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: The Future of the Conurbations

by H. Myles Wright, Professor of Civic Design in the University of Liverpool.
In the conurbations and their rural fringe, the speaker says, the guidance of land use will matter most to most people. He defines some of the objectives planners should set themselves in making life more attractive for the inhabitants of cities such as Manchester and Liverpool.
It is expected that the Local Government Commission (England) will begin its work by considering the problems of these and the other provincial conurbations.
(BBC recording: a shortened version of a lecture delivered in June before the Town Planning Institute in London)
followed by an interlude at 8.20


Speaker: H. Myles Wright

: Don Carlos

See foot of page
(Relayed from Salzburg by courtesy of Oesterreicherischer Rundfunk)
The action takes place in Spain in the middle of the sixteenth century.

Act I
Scene 1: The cloister of the convent of St. Just.
Scene 2: A fountain court adjoining the cloisters

Act 2
Scene 1: The gardens of the Queen in Madrid
Scene 2: A large square in front of the church of Our Lady of Antioch

: Anatomy of Criticism: Four Essays

John Holloway talks about Professor Frye's recent book, which attempts to provide literary criticism with a 'systematic basis', and argues that the book may be a landmark even if it falls short of its intentions.
(The recorded broadcast of April 27)
followed by an interlude at 10.30 app.


Speaker: John Holloway

: Don Carlos

Act 3
Scene 1: The King's private chamber in Madrid
Scene 2: A subterranean prison

Act 4
The cloisters of the convent of St. Just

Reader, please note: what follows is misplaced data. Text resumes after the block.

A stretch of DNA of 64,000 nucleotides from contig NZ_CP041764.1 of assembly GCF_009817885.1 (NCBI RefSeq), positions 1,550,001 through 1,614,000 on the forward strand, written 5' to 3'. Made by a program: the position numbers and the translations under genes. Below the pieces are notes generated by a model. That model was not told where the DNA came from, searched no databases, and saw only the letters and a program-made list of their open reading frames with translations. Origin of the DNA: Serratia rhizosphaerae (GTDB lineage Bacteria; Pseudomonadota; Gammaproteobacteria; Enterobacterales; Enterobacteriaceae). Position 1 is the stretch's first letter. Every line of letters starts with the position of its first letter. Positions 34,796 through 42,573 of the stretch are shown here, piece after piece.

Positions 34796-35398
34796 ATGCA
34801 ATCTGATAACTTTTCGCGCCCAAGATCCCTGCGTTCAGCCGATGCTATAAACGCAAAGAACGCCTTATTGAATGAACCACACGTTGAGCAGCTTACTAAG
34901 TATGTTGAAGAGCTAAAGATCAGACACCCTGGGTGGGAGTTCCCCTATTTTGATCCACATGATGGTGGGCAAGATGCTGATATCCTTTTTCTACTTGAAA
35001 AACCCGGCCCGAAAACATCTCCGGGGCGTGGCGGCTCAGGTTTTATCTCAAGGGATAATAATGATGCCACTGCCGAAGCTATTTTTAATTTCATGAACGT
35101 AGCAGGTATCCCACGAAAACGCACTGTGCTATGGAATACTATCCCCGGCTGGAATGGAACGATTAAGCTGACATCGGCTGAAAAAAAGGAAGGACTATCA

A performance of 'Vanessa', Samuel Barber's opera from the Salzburg Festival: August 16

About this project

This site contains the BBC listings information which the BBC printed in Radio Times between 1923 and 2009. You can search the site for BBC programmes, people, dates and Radio Times editions.

We hope it helps you find information about that long forgotten BBC programme, research a particular person or browse your own involvement with the BBC.

Through the listings, you will also be able to use the Genome search function to find thousands of radio and TV programmes that are already available to view or listen to on the BBC website.

There are more than 5 million programme listings in Genome. This is a historical record of the planned output and the BBC services of any given time. It should be viewed in this context and with the understanding that it reflects the attitudes and standards of its time - not those of today.

To read scans of the Radio Times magazines from the 1920s, 30s, 40s and 50s, you can navigate by issue.

Welcome to BBC Genome

Genome is a digitised version of the Radio Times from 1923 to 2009 and is made available for internal research purposes only. You will need to obtain the relevant third party permissions for any use, including use in programmes, online etc.

This internal version of Genome, which includes all the magazine covers, images and articles as well as the programme listings from the Radio Times, is different to the version of BBC Genome that is available externally/to the public. It is only available inside the BBC network.

Your use of this version of Genome is covered by the BBC Acceptable Use of Information Systems Policy and these terms.

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